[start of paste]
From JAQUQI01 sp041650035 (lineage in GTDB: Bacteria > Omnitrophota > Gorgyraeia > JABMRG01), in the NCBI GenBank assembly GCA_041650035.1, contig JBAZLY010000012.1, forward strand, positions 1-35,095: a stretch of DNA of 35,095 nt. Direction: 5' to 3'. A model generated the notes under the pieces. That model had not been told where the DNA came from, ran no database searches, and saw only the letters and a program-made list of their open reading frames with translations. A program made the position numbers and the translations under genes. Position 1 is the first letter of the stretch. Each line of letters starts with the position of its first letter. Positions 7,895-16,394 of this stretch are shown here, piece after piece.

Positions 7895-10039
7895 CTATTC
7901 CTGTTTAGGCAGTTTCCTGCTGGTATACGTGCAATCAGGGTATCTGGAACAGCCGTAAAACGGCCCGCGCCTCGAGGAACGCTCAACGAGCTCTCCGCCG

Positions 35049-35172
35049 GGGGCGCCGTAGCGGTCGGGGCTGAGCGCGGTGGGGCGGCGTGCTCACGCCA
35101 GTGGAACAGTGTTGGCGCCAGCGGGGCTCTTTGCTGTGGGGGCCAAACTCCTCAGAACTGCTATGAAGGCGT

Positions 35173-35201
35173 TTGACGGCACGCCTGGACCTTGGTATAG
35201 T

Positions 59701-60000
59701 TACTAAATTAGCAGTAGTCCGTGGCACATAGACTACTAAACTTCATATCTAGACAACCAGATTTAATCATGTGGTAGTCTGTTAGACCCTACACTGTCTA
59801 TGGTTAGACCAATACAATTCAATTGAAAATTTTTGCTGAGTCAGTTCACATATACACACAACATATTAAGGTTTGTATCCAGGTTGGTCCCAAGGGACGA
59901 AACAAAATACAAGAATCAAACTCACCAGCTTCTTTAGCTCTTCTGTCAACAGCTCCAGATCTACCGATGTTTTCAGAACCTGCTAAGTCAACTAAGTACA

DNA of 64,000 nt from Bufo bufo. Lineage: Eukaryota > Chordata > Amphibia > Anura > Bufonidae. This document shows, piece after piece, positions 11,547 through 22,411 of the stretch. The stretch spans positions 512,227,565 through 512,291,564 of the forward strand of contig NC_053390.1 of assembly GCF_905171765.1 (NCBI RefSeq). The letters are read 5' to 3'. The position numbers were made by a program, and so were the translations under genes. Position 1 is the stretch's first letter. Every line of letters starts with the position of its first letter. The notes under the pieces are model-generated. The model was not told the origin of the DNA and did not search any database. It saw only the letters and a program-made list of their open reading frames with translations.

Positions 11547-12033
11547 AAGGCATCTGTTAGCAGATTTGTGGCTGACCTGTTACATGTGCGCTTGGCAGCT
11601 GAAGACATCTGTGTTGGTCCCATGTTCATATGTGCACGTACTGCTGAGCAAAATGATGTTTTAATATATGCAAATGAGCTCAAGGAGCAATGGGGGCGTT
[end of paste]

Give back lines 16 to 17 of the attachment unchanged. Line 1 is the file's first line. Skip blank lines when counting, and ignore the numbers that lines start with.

Positions 11547-12033
11547 AAGGCATCTGTTAGCAGATTTGTGGCTGACCTGTTACATGTGCGCTTGGCAGCT